Podcasts about ote

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Best podcasts about ote

Latest podcast episodes about ote

Imagine Sports
39. Week 3 NFL Predictions + Overtime Elite Draft 2022

Imagine Sports

Play Episode Listen Later Sep 22, 2022 23:34


Fellas, we give you a run down on everything that is about to go down in Week 3 of the NFL season. There are a lot of bad games, and a lot of good games, which should make for a wonderful, and extremely unpredictable weekend. We also got into a little basketball, talking about the recent news with Celtics head coach Ime Udoka. Lastly, we talked about the future of basketball and what the OTE aka Overtime Elite is bringing to us. OTE just had a draft, forming some of the best prospects in basketball into three teams. Luke and I break down two of our favorite prospects from the draft.

Tech Sales Insights
E93 Part 3 - Value Selling Starts with Command of Your Messaging with Matt Handler

Tech Sales Insights

Play Episode Listen Later Sep 16, 2022 17:34


This episode of Tech Sales Insights is the last part of our conversation with Matt Handler, President and COO of Coralogix. He discusses value selling and how the different departments must be aligned on what your value is to extract it in every part of your messaging. Matt also discusses retention and compensation. Coralogix boasts the best in class retention at 150% as they compensate salespeople for the right things, consider upsells and cross-sells as new business, and follow it up with attractive accelerators. HIGHLIGHTSProduct, marketing, sales, finance, and HR must know the product's value intimately wellValue selling: Constantly check your messagingRetention: Compensation drives behavior, so incentivize correctly QUOTESAlign your messaging so value selling becomes organic - Matt: "Every conversation that we have, the frontline managers, second line managers, CRO, me, we are speaking the same language of ‘Do you understand what the current situation is? The pain? How do they measure that?' ‘What's the future stake? What is it that they're looking for and how does that apply to their business? How do we do it? How do we do it better? Who have we done it before?' And we run those conversations all the time. And around that, did we need the economic buyer. ‘Do we have a champion? Do we understand the decision process?' All of those things are built-in."Compensate according to where you want to go as a company - Matt: "Incentivizing the right things, we make it fun. We pay well. I don't pay considerably over market for the initial OTE, I hate that. It's a personal thing for me. I want someone who's hungry to work here. We make sure that the quotas are great, that the territories are great. And then, as soon as you get over your quota, we absolutely crush it with accelerators." Find out more about Matt and check out Coralogix's open positions in the links below:LinkedIn: https://www.linkedin.com/in/matthandler/Website: https://coralogix.com/Send in a voice message to us: https://anchor.fm/salescommunity/message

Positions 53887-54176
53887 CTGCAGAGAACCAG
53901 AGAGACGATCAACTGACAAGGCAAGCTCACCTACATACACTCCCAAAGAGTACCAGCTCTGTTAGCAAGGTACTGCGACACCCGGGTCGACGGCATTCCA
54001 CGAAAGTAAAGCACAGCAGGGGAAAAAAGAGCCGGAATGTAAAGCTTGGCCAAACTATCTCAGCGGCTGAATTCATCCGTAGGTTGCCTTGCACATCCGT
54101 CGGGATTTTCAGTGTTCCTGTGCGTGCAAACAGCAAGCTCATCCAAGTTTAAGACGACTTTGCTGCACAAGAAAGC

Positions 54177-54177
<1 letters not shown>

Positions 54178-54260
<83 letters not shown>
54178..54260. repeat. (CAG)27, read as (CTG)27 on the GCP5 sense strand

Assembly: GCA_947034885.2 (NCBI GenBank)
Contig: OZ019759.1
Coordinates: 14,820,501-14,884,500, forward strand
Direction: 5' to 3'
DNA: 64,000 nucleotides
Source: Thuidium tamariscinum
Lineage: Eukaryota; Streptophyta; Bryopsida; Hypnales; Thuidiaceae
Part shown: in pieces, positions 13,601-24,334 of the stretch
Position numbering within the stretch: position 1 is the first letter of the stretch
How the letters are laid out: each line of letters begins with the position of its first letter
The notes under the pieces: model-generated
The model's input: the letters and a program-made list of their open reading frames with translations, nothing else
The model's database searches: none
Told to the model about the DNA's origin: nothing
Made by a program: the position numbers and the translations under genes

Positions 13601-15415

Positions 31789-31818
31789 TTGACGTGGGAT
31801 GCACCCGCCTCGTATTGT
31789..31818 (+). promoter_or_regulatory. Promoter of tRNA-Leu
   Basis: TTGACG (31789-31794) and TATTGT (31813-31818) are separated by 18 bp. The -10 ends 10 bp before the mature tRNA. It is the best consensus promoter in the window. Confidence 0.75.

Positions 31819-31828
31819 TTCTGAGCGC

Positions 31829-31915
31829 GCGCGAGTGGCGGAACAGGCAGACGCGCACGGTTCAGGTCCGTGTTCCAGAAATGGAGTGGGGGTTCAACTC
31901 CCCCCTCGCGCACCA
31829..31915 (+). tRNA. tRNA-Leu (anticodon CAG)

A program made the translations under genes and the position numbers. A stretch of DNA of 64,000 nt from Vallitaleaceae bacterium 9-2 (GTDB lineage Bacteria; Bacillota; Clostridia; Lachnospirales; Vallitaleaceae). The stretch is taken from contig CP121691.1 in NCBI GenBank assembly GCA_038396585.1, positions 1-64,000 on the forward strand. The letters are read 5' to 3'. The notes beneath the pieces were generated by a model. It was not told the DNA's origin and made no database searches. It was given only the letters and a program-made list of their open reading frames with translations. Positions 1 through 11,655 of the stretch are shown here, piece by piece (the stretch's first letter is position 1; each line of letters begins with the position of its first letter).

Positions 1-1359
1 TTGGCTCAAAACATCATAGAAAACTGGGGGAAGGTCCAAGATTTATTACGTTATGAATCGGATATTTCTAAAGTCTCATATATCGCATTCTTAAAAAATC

Game Theory Podcast
2023 NBA Draft Thoughts, Part 1: Scoot vs. Vic Matchup Preview! Mega vs. OTE, Thompson Twins vs. Djurisic Breakdown

Game Theory Podcast

Play Episode Listen Later Sep 12, 2022 76:04